On the one hand, the accelerated pace of change today is forcing them to focus on being brilliant at the basics just to keep up with their customers. On the other hand, research shows 52% of consumer goods CEOs now hold their CMOs responsible for driving disruptive growth.
So how can CMOs best manage these competing requirements? The temptation is to fall back on what’s worked before. Three in every four CMOs say the top way they look to achieve strategic marketing objectives is by reapplying solutions that worked in the past.
But this isn’t sustainable in the long run. An agile, responsive “living” business set on capturing future sources of growth needs its CMO to help create new value, supporting "hyper-relevant” experiences that deliver just what the customer needs, just when they need it.
CMOs should therefore be helping the whole organization orient itself around customer needs and growth. The goal is to create an organization that can adapt and respond, not just to where customers are today, but also to where they’ll be tomorrow. That means working across organizational boundaries to upgrade operating models and shape a far more customer-centric culture.
As the need for personalized experience and tailored marketing becomes ever more pressing, those ecosystem relationships become much more than a nice idea. They become a core part of competitive advantage to drive digital content and experience, as a key means of building consumer relationships for the long haul.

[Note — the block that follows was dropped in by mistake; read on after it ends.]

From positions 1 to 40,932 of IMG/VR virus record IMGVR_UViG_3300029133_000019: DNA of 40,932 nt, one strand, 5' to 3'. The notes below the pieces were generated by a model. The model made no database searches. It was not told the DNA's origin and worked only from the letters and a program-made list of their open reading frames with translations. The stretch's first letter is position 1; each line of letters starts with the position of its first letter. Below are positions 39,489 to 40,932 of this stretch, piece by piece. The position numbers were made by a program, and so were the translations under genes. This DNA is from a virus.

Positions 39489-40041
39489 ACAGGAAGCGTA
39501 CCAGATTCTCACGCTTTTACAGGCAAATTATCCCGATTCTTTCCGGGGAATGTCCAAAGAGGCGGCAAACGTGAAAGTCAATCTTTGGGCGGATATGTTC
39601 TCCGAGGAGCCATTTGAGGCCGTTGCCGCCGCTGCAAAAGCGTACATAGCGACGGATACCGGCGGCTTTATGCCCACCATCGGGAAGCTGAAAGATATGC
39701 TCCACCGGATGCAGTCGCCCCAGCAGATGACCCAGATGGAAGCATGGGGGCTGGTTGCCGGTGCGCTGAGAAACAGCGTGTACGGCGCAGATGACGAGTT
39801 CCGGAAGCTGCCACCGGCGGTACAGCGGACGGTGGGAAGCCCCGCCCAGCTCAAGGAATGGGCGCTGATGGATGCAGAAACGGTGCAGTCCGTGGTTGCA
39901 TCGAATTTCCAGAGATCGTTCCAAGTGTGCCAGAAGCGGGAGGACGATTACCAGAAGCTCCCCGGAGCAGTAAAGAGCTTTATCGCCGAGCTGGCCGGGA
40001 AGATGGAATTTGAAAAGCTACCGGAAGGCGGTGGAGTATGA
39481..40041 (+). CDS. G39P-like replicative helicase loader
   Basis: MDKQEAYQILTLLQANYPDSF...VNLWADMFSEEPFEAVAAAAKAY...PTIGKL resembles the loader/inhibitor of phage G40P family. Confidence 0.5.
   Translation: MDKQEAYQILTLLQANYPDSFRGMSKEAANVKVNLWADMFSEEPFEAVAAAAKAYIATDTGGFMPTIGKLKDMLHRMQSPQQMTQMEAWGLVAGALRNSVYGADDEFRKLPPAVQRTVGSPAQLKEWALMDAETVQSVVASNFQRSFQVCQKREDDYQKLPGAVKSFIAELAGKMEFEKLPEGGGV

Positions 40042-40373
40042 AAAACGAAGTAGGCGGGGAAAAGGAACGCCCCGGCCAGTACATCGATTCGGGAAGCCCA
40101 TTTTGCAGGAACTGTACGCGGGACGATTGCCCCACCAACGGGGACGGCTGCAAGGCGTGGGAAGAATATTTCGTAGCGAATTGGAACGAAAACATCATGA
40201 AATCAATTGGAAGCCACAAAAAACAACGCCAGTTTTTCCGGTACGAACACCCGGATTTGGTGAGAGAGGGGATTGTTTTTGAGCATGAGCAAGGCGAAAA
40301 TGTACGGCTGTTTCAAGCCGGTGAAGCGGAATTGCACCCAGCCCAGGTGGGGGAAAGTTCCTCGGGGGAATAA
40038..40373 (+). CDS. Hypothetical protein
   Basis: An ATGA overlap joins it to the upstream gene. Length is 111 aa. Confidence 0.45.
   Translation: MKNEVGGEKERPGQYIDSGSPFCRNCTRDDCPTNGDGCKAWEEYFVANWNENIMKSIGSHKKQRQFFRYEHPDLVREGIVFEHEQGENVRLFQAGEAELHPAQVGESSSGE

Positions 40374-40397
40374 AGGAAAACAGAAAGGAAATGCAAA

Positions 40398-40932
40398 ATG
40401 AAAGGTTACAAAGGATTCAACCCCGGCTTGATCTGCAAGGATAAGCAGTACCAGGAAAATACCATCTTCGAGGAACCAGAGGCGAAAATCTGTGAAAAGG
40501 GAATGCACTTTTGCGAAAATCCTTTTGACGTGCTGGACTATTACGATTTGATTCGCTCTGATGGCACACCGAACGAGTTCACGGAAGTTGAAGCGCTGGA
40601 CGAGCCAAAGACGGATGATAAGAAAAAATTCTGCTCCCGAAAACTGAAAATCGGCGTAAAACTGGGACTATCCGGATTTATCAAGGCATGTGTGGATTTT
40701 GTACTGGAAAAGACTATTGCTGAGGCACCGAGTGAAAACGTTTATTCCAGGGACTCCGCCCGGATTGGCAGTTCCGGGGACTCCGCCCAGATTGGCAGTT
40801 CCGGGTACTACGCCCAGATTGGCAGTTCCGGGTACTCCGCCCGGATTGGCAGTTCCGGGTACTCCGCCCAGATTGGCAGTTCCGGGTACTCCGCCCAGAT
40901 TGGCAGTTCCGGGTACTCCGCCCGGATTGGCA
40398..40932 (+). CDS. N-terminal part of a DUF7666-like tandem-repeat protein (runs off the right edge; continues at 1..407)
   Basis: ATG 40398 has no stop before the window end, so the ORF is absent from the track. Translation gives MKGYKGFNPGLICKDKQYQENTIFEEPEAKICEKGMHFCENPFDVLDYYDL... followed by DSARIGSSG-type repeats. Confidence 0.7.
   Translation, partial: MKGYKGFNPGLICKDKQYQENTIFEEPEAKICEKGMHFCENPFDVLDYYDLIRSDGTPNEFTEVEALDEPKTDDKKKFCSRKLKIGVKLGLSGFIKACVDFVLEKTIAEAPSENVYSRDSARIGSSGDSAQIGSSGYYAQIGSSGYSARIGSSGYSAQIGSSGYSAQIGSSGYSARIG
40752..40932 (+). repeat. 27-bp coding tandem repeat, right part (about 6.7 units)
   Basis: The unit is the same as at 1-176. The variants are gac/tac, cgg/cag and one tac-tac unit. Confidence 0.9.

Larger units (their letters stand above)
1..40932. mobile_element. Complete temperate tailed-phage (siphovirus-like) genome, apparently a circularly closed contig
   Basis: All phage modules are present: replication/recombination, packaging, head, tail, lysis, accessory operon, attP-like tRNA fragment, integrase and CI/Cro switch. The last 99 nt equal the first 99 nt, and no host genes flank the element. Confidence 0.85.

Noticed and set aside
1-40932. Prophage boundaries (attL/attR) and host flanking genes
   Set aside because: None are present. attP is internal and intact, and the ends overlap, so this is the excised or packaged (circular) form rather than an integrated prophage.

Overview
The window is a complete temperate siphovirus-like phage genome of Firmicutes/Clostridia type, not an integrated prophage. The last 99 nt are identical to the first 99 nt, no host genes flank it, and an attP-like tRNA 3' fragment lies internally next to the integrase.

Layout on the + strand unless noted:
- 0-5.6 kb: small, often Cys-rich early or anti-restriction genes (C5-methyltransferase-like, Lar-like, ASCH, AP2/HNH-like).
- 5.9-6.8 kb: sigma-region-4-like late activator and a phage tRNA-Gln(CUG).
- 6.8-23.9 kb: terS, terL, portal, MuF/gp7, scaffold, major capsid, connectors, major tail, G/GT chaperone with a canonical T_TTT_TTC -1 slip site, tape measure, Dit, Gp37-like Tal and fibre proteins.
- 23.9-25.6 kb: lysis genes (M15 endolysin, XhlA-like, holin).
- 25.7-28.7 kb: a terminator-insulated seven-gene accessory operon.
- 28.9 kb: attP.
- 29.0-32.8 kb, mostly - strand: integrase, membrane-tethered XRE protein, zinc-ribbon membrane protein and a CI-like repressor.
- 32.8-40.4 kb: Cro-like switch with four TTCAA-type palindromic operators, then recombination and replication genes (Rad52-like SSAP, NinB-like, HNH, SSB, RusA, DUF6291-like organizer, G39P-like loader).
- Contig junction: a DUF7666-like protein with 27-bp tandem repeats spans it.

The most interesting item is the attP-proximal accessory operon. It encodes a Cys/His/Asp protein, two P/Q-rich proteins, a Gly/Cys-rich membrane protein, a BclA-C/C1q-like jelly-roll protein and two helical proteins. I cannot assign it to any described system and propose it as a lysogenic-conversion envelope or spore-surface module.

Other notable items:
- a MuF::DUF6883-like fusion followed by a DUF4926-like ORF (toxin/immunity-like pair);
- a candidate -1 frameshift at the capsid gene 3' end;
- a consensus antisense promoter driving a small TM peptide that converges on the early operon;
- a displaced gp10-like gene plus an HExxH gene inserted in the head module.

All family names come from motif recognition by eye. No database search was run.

Look at how one company is cleverly crowdsourcing consumer views about its beers via its website, then using artificial intelligence to update its recipes. By centering its marketing and operating model around customer needs, it’s identified a new growth opportunity and is delivering consumer relevance on a whole new scale.
New toolkits required
Many consumer goods CMOs today are still being held back by legacy systems and processes -- significantly more so than in other industries. in one study, six out of 10 said they weren’t able to develop the more agile, dynamic organizations and operating models required in today’s fast-changing environment.
Modern, adaptable backend systems will deliver the marketing agility that smaller, newer competitors are already enjoying. And technologies like AI, analytics, and the IoT will open up new operating models and create different and much more personalized product and service innovation to serve consumers across a variety of channels.
Maximizing future talent
CMOs must also be ready to reimagine skillsets and ways of working. Many are abandoning static hierarchies to create more flexible organizational structures (such as multidisciplinary “pods” of employees formed to solve specific problems).
They should also be planning for a very different kind of workforce, including entirely new roles like “immersive experience designers,” “growth hackers” and “futurologists” who can unlock growth through experimentation and technology-led creativity.
Beyond brilliant basics
As the expectations for marketers continue to grow, CMOs must find the freedom to take on an expanded role, balancing the need to deliver the marketing basics brilliantly and cost-effectively with the need to help the whole business pivot to future sources of revenue. It means growth is now a central part of every CMO’s agenda.